Coping with web success (part 2)
Mike Slocombe for Internet Magazine, May 2004
Ten tips for creating a lean, mean bandwidth-light website.
(See: bandwidth explained for info on calculating bandwidth usage)
Less is more: Make your homepage as light as possible - that way people arriving at your site by mistake won't waste precious bandwidth.
Recycle: Where possible, reuse buttons and images throughout your site. This will allow them to be cached, reducing the number of times each image is downloaded.
Use yer thumbs:
If you're hosting a photo album, create a thumbnail gallery to let viewers choose which pictures they want to see first.
Download free gallery software: webattack.com
Squeeze your images: Photos and graphics burn up way more bandwidth than HTML text, so make sure you optimise (compress) images down to the smallest possible file size.
Save images no higher than 72 dpi and choose the right format for the image. See More info here.
Make your photos as physically small as they need to be to convey the intended message.
Image optimisation tutorials:
Slim it down: If your website receives a high number of hits, even the smallest reduction in your HTML document's size will mean a substantial reduction in bandwidth usage.
Getting rid of excessive blank spaces and redundant tags in your HTML may seem like a spoddy thing to do, but it will shave precious bytes off each download!
Get stylish: Using externally linked Cascading Style Sheets will also substantially reduce HTML file sizes and make your site easier to manage.
Check out www.w3schools.com/css/ for a simple tutorial and download the excellentTopStyle style sheet editor (illustrated).
Static: Use static HTML instead of dynamic pages where possible - HTML pages can be cached, thus saving you bandwidth. http://searchfit.us/. If you're running a busy bulletin board, considering installing the Gzip compression utility.
Spread the load: One way to keep the bandwidth down is to spread the load onto several servers, with pages being made up from components scattered over a selection of free and commercial servers.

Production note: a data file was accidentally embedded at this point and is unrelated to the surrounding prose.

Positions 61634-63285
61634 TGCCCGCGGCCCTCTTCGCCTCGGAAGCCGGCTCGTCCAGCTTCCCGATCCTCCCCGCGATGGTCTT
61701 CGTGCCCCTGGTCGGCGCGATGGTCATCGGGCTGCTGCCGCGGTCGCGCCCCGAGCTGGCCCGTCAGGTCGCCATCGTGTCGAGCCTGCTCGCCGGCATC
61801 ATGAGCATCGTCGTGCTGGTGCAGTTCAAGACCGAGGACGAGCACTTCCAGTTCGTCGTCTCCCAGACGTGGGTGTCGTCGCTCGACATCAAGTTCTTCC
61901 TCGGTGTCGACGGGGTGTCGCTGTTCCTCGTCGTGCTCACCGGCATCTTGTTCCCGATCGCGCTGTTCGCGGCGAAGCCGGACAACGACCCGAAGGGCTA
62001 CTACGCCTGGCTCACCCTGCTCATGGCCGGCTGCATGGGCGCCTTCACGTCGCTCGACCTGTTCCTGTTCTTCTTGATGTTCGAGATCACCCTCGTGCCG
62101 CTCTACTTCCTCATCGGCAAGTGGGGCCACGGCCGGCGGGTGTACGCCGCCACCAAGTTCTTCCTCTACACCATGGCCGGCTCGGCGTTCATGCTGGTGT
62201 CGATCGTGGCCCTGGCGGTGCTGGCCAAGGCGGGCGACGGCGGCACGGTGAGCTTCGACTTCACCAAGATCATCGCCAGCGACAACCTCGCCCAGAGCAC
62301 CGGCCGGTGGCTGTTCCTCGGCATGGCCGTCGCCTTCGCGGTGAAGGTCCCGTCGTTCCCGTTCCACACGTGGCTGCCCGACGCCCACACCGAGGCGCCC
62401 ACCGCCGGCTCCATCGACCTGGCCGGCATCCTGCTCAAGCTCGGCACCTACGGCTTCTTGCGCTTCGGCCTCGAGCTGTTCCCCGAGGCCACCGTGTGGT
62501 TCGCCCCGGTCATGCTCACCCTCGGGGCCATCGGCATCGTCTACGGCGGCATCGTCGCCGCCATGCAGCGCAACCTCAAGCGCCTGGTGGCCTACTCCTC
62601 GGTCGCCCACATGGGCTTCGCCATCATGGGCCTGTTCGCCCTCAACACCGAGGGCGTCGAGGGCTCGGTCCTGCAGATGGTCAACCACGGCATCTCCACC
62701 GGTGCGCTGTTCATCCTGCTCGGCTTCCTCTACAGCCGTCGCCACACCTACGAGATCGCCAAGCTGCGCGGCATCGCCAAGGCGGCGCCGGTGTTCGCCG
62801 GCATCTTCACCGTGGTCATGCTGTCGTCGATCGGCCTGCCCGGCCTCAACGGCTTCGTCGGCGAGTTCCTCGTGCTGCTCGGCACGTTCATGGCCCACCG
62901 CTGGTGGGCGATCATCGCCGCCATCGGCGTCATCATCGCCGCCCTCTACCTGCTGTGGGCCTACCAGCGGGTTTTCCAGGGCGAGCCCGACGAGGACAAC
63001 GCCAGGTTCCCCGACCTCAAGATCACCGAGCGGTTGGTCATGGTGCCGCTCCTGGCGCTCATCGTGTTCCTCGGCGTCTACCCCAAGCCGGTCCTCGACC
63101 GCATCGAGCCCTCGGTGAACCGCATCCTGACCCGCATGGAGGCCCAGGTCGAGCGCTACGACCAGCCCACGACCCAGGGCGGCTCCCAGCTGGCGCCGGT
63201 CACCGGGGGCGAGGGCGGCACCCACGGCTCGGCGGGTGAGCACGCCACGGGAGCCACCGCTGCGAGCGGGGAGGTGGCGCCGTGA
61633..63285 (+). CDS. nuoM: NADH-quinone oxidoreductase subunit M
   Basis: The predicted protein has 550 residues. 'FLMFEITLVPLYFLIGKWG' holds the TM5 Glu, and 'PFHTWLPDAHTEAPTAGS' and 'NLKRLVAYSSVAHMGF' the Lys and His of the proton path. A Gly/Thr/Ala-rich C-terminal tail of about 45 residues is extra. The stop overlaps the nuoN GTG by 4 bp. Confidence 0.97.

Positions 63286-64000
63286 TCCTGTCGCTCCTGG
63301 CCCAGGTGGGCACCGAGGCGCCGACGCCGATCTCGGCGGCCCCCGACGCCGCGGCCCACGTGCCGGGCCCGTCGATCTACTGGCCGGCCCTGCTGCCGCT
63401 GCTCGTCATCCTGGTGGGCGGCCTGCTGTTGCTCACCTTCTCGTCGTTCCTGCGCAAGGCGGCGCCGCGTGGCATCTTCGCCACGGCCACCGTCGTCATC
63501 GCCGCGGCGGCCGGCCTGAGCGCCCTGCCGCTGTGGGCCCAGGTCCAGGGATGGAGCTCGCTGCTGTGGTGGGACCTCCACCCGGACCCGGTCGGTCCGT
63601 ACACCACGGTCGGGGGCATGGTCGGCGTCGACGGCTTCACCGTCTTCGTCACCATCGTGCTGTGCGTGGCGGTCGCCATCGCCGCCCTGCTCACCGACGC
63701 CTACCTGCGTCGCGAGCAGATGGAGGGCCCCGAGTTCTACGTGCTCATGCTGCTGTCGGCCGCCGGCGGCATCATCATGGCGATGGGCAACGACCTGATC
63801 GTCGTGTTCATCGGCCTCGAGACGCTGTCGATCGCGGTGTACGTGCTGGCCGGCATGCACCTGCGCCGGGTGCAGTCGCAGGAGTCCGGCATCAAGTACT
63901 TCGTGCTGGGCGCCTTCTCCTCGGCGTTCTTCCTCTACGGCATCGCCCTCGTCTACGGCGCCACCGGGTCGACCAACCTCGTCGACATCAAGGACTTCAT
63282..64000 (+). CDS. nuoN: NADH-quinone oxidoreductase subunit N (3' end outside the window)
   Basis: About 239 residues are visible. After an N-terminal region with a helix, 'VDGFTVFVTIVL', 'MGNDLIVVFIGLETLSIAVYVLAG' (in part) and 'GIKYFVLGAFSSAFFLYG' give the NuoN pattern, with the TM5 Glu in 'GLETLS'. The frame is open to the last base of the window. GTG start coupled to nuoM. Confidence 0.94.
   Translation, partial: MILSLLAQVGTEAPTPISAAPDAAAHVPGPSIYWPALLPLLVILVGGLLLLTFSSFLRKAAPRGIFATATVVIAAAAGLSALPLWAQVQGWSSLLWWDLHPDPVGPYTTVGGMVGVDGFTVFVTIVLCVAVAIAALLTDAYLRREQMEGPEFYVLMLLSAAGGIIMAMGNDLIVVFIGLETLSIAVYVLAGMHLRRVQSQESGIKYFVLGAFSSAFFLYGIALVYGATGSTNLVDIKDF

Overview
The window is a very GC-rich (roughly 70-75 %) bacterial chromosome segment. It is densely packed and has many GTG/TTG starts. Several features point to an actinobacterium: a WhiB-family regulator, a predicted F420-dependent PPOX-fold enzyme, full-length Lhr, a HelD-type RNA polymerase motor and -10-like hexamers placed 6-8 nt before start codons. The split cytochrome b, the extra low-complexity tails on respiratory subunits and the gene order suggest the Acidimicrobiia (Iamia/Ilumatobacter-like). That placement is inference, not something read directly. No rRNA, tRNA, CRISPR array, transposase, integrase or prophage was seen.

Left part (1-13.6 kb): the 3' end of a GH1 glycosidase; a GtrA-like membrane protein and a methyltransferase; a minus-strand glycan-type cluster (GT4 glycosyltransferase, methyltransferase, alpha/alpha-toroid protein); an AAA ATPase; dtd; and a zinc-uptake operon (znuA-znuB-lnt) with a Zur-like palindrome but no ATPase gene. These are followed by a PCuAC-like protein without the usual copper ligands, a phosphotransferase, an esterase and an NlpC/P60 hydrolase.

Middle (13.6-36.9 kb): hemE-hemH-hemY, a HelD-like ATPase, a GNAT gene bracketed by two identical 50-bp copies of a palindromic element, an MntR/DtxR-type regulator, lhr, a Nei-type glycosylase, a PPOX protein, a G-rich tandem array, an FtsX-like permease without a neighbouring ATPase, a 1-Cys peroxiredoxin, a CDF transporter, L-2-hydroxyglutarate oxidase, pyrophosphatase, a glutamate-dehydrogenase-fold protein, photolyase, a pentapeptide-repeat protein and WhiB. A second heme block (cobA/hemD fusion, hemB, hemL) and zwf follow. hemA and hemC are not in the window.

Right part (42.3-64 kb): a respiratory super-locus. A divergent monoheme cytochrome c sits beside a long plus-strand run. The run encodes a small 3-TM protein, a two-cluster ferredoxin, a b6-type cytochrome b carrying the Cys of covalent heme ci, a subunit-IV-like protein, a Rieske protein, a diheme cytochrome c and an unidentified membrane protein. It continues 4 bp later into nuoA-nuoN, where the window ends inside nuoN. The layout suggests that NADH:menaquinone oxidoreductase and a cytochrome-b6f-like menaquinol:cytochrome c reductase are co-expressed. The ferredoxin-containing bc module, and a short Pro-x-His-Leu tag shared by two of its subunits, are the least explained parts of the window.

Although this can make editing the HTML a little tricky, it may help you keep your site within the bandwidth limits of your host.
A robot is a program that automatically shuffles along the web, following links and scooping up and indexing any content it finds.
Usually they're good news as they'll help you get a higher search engine ranking, but you can save precious bandwidth by blocking spiders from specific areas of your site by using a robots.txt file.
Bandwidth theft: It's tough enough trying to keep your bandwidth down without having to fight off low-down bums who embed your image/game on their site by directly referencing the file on your server - so, like a schmuck, you end up paying for their bandwidth!
Rummage through your server log files to unearth bandwidth bandits, and politely ask them to 'cease and desist'. Immediately.
If they ignore you, contact their ISP, or if you're feeling playful, replace the image with one displaying a 'colourful' message.
Protecting digital content: Macromedia
Protecting images and bandwidth: WDVL
Free web server log file analysis tool: www.mrunix.net/webalizer/
Using .htaccess to prevent image theft: sitewizard.com
Protect Your Images with PHP: sitewizard.com
Part one: Coping with success
« Back to tech homepage